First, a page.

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India will set the agenda for the year, identifying themes and areas of economic growth.
India has made it clear that cryptocurrency regulation will be a top concern during the country’s year-long presidency of the G20, which starts next month.
The third goal of India’s G20 Presidency is to find “consensus-based solutions for accelerating the scale and scope of the global community’s response to many transboundary challenges, such as regulation of virtual assets,” according to V. Anantha Nageswaran, the government’s chief economic advisor.
Nageswaran made those remarks on Tuesday at an annual gathering of the Indian Council for Research on International Economic Relations (ICRIER) on the upcoming G20 Conference. Nageswaran was filling in for Ajay Seth, the secretary of the Department of Economic Affairs and the top official in the Indian Finance Ministry in charge of crafting the G20 Conference’s narrative.
With the presidency, India will now play a significant role in establishing global cryptocurrency legislation. The Indian government has, however, approved a tax regime that has been met with severe criticism from the local industry.
India’s central bank has also called for a ban on cryptocurrencies, including the biggest ones on the market (Bitcoin, ETH, BNB, XRP, etc.), contrary to reports which suggested that some coins were going to be overlooked with regard to the rate at which they are used.
India effectively banned cryptocurrency trading in 2018, instructing its banks to stop serving customers who were exchanging digital currencies.
Despite the ban being overturned by the Supreme Court in 2020, the government, including the Reserve Bank of India (RBI), continues to be open about its displeasure with cryptocurrencies.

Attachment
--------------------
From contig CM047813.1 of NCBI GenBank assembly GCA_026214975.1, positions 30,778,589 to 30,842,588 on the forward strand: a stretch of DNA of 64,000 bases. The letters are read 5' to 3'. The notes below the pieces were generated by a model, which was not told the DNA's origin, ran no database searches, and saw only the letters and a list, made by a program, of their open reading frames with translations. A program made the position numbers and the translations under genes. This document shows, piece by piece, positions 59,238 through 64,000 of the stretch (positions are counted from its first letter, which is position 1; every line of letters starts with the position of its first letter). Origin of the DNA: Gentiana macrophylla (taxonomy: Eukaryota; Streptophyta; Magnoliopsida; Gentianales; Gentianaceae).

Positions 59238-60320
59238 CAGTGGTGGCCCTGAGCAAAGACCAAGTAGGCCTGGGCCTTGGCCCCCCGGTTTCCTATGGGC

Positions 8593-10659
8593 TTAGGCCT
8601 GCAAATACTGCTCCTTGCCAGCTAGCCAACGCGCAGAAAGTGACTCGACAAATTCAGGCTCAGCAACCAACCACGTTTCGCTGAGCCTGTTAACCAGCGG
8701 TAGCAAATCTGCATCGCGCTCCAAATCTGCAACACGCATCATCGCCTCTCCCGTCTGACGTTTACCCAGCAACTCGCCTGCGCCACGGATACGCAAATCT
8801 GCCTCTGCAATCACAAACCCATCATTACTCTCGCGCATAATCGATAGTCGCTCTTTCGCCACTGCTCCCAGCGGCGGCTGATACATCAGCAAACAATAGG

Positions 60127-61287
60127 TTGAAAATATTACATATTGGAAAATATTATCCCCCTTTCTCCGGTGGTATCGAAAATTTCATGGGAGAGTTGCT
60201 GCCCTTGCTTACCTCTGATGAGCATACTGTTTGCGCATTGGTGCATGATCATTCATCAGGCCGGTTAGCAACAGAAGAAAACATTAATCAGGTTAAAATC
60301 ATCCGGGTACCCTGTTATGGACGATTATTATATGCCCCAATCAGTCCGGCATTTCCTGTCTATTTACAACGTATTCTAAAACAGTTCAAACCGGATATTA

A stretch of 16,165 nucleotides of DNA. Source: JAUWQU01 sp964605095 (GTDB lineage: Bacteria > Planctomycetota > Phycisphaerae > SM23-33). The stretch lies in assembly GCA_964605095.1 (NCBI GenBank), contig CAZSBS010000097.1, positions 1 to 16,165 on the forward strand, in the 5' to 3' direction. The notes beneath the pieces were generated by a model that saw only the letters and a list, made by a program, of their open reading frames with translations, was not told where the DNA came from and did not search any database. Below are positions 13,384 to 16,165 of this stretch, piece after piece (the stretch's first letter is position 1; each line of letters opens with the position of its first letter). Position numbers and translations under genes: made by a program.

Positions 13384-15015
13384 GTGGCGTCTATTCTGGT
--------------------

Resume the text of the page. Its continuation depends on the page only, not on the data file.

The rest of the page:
As hosts, India will set the agenda for the year, identifying themes and areas of economic growth. Cryptocurrency will be on the agenda, according to India’s Finance Minister, Nirmala Sitharaman, but this may be the first time it will be a top priority.
The G20’s Finance Track includes meetings between the central bank governors and finance ministers. According to local media, the Finance Track will host about 40 meetings covering topics such as worldwide financial architecture.
Additionally, the “Sherpa Track” is a part of the process wherein senior members of the staff of the heads of state and government serve as negotiators known as “Sherpas” and prepare for the summit. About 100 official meetings are anticipated under the Sherpa Track to be focused on topics like jobs, health, and the digital economy. In the process, Seth and Nageswaran might both be viewed as Sherpas.
The G20 is an intergovernmental forum consisting of 19 economies and the European Union. The group is currently being presided over by Indonesia. Along with assuming the G20 chair in December, India will also play host to the G20 Leaders’ Summit for the first time in 2019.